to contain us within a state of innocence
and thereby establish control over us.
• Their true motivation is disguised by
perhaps the commonest of human
rationalizations: that they are really
helping us
Crisis of Authority
One of the major roadblocks to
autonomy is failure to achieve
separation from authority
Developing Self-Awareness
• When we are open to experiencing our
selves precisely as they are – rather than
expending energy feeling anxious or guilty
over what they are not – a change in
feeling can take place
The Law of Pathei Mathos
It is a painful insight to discover that one
holds a belief because one needs the
belief, and not because the belief is true.
This is the sort of insight one would like to
make go away, like a bad dream or clouds
on a rainy day
Sigmund Freud
Humanity is Blocked by Our Pain
• We are blocked from being human by our
own repressed pain and seeing the truth
about ourselves could release enormous
stores of bound-up energy for rich and
responsible living
• Id
• Superego
• Ego
Reflections…
• Zero in on the problem of dealing with
those who would “[provide] us with the
answers before we have asked the
questions”. Do you agree with the
problem as stated in this chapter? How
would you suggest that we confront such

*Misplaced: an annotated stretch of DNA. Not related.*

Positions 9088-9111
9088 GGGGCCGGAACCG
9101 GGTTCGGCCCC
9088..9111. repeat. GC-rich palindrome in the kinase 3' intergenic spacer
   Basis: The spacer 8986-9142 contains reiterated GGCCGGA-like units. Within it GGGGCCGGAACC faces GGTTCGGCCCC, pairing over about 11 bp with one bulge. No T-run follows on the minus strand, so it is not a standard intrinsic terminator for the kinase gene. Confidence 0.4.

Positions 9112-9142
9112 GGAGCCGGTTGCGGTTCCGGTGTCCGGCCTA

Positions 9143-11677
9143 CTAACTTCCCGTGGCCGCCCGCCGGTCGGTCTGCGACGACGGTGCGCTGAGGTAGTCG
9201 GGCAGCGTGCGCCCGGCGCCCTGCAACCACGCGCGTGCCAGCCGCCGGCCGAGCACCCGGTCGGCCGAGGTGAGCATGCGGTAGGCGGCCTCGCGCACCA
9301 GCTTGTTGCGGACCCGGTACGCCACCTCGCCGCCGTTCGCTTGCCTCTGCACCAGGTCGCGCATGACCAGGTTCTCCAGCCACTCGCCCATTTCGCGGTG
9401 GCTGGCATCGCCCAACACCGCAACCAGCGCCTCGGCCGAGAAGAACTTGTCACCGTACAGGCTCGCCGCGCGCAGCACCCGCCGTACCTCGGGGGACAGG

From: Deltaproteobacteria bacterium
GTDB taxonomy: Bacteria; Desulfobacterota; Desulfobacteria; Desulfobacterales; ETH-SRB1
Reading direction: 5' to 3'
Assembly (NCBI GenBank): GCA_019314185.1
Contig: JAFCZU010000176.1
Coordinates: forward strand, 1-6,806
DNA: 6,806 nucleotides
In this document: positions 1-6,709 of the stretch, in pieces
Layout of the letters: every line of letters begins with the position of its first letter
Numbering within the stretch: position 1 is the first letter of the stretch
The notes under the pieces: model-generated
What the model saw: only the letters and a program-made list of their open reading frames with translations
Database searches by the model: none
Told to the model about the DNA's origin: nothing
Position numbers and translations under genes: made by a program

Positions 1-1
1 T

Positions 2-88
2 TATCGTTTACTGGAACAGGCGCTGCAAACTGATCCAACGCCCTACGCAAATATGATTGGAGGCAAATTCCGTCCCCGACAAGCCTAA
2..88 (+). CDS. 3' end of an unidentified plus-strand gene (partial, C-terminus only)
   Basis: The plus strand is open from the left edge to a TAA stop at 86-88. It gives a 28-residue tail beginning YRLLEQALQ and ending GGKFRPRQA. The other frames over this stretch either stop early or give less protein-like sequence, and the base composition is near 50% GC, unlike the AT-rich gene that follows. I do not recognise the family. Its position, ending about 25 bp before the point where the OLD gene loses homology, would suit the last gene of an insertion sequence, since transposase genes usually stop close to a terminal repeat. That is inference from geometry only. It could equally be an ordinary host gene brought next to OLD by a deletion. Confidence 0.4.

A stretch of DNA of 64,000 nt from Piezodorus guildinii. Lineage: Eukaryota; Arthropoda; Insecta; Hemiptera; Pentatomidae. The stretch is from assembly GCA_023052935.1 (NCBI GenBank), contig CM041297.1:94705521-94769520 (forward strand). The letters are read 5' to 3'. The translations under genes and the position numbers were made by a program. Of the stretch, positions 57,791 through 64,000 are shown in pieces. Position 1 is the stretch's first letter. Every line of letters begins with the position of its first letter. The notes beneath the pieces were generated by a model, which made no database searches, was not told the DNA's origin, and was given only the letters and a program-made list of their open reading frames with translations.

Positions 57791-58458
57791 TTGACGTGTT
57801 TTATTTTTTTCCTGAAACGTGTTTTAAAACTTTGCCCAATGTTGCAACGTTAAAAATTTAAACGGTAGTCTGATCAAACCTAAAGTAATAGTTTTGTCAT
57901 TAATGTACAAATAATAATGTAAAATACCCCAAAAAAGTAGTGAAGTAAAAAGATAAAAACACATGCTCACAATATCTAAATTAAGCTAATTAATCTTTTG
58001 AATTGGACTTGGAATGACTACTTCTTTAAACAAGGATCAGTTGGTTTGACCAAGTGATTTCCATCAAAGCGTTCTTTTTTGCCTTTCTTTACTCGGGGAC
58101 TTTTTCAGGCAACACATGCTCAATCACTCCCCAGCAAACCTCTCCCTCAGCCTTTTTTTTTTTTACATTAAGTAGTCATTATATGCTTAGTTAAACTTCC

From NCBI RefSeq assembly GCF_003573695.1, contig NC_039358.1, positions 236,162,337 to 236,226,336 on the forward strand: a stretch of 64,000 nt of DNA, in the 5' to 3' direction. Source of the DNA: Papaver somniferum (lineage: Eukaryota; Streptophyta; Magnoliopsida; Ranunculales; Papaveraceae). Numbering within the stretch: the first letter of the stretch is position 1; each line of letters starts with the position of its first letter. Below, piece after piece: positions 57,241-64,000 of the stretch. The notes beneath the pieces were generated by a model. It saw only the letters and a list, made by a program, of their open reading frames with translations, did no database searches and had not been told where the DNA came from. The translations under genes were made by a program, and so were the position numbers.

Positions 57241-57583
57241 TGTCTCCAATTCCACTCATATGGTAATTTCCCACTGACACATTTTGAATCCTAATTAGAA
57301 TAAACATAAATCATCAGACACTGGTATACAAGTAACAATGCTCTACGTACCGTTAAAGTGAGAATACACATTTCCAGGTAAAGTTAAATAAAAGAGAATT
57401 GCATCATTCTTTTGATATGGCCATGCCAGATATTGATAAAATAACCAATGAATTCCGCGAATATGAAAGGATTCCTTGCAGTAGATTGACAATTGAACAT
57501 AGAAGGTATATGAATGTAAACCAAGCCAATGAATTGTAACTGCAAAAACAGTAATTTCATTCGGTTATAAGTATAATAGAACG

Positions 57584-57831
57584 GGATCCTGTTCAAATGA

answer-givers?
Life Time
• Direction?
• Is life then goal-directed?
• Are we driven, deeply and perhaps
unconsciously, toward something or away
from something? Is life inherently
meaningful, carrying us toward a telos, or
is it meaning-less?
All the World’s a Stage…
All the world’s a stage
And all the men and women merely players:
They have their exits and their entrances;
And one man in his time plays many parts.
Mapping a Lifetime
• The four ashramas
• Japanese fivefold division of the human
lifespan
• Freud’s five distinct stages in the
development of a young human being
from age zero to about eighteen
• Shakespeare’s “seven ages”
The Ground Plan
• Scientific studies have discovered that there
•
exists within us a psychophysiological timetable
that provides a plot for each individual human
drams
The unfolding of this ground plan gives our lives
a predictable structure and allows us to achieve
a general overview of a full human life from
birth to death
Infancy to Childhood
• Infancy
• Early Childhood
• Middle Childhood
• Late Childhood
The Adolescent Years
• Early Adolescence
• Midadolescence
• Late Adolescence
The Maturing Years
• Early Adulthood
• Intermediate Adulthood
• Middle Adulthood
• Later Adulthood
The Final Phase
• It begins when we must face that fact that
our own death is imminent
• Reliving our past
• An attempt to see the life/time drama in
perspective, and to write a good
completion
The Shriek of Ivan Ilytch
• Tolstoy’s Death of Ivan IIytch
• As Ivan reflects upon the meaningless of
his death, what hits him so forcefully is
the meaninglessness of his life
The Hero’s Journey
• Joseph Campbell
• The Importance of Myth
• “There is a single formula, a single plot, to
the hero’s adventure”
Voltaire
The Laughing Philosopher
• “Crush the infamy!:
• “My baffled curiosity continues to be insatiable.”
• He had an abiding faith in the intelligence and
•
•
rationality of man
“This century begins to see the triumph of
reason”
“If God did not exist, it would be necessary to
invent him.”
Reflections…
• If you think of life metaphorically as a
“path” or “road,” can you locate yourself
with some accuracy (somewhere) along
that path? Did you personally go through
the earlier challenges as described in this
chapter?